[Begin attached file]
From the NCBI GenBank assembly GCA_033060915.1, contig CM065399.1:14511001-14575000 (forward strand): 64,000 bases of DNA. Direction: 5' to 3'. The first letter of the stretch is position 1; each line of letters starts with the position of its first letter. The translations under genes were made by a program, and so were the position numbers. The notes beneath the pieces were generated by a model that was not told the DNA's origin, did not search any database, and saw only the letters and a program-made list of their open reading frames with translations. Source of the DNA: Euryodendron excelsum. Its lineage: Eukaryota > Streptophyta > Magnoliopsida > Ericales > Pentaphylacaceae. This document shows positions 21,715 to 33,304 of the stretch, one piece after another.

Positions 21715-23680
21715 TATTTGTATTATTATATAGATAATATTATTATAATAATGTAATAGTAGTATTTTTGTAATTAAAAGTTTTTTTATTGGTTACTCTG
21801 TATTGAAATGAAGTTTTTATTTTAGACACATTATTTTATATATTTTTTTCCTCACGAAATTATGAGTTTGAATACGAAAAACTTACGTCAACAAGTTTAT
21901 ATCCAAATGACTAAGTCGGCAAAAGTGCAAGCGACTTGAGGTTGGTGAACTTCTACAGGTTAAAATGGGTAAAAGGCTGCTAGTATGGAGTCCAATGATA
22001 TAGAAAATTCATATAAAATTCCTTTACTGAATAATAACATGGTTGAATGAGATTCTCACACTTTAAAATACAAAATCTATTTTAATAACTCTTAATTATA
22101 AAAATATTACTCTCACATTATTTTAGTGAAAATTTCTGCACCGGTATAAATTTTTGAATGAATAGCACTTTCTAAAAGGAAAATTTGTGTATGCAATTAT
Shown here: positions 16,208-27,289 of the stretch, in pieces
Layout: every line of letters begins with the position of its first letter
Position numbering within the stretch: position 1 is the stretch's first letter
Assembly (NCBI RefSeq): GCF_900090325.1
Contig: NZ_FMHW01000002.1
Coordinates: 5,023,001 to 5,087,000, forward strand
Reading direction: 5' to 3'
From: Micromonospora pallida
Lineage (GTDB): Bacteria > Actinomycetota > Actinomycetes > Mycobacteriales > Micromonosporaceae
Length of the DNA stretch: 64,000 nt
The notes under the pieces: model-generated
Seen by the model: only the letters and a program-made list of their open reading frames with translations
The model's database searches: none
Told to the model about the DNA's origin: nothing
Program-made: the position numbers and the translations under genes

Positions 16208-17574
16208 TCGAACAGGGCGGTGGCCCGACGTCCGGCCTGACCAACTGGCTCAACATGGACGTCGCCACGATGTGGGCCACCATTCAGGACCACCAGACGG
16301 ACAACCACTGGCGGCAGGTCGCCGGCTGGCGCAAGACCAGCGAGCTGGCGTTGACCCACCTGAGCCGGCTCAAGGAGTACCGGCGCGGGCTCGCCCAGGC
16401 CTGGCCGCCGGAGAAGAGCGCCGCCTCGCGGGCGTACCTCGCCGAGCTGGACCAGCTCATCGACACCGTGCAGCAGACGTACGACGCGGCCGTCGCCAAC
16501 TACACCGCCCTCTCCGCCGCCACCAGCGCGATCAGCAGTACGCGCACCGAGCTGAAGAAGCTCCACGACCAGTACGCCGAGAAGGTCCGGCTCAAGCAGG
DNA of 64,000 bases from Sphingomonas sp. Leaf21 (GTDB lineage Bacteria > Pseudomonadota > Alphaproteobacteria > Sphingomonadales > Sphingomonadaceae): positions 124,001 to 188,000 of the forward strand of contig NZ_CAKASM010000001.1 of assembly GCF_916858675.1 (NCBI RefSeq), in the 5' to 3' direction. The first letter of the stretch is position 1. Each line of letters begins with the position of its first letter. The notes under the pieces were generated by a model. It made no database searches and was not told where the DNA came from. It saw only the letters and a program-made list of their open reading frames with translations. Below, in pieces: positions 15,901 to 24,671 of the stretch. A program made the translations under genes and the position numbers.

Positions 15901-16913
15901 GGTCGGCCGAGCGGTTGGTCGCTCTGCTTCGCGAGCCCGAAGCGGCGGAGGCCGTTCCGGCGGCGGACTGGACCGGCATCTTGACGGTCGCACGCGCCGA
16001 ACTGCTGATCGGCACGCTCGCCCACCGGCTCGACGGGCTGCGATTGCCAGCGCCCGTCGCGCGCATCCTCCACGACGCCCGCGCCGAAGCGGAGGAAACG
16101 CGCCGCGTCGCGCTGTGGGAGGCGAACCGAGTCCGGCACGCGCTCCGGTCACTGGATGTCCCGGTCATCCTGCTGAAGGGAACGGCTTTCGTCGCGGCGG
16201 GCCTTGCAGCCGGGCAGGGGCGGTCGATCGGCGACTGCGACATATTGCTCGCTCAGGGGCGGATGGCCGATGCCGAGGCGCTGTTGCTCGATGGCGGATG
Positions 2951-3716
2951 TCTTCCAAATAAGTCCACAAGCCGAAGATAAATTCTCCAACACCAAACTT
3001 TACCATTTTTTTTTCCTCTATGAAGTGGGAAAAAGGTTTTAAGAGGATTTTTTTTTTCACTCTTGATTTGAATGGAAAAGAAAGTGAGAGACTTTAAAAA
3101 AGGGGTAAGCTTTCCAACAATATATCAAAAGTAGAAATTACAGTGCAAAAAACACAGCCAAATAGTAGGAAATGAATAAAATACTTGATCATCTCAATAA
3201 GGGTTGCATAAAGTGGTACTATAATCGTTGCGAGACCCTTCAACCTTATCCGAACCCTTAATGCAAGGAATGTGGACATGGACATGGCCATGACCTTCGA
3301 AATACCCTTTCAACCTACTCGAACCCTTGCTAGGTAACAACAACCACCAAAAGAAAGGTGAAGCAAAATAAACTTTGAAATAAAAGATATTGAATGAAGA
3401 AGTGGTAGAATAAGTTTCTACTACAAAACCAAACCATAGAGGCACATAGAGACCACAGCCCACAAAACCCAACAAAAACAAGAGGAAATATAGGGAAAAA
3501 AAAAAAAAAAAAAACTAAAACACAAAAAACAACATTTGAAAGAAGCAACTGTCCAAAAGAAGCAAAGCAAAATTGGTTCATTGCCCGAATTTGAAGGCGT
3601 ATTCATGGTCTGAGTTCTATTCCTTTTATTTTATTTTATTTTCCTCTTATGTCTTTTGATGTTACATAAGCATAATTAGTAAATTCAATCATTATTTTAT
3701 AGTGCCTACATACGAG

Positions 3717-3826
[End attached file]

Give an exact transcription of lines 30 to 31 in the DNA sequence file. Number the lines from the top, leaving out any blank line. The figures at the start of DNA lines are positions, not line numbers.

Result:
15901 GGTCGGCCGAGCGGTTGGTCGCTCTGCTTCGCGAGCCCGAAGCGGCGGAGGCCGTTCCGGCGGCGGACTGGACCGGCATCTTGACGGTCGCACGCGCCGA
16001 ACTGCTGATCGGCACGCTCGCCCACCGGCTCGACGGGCTGCGATTGCCAGCGCCCGTCGCGCGCATCCTCCACGACGCCCGCGCCGAAGCGGAGGAAACG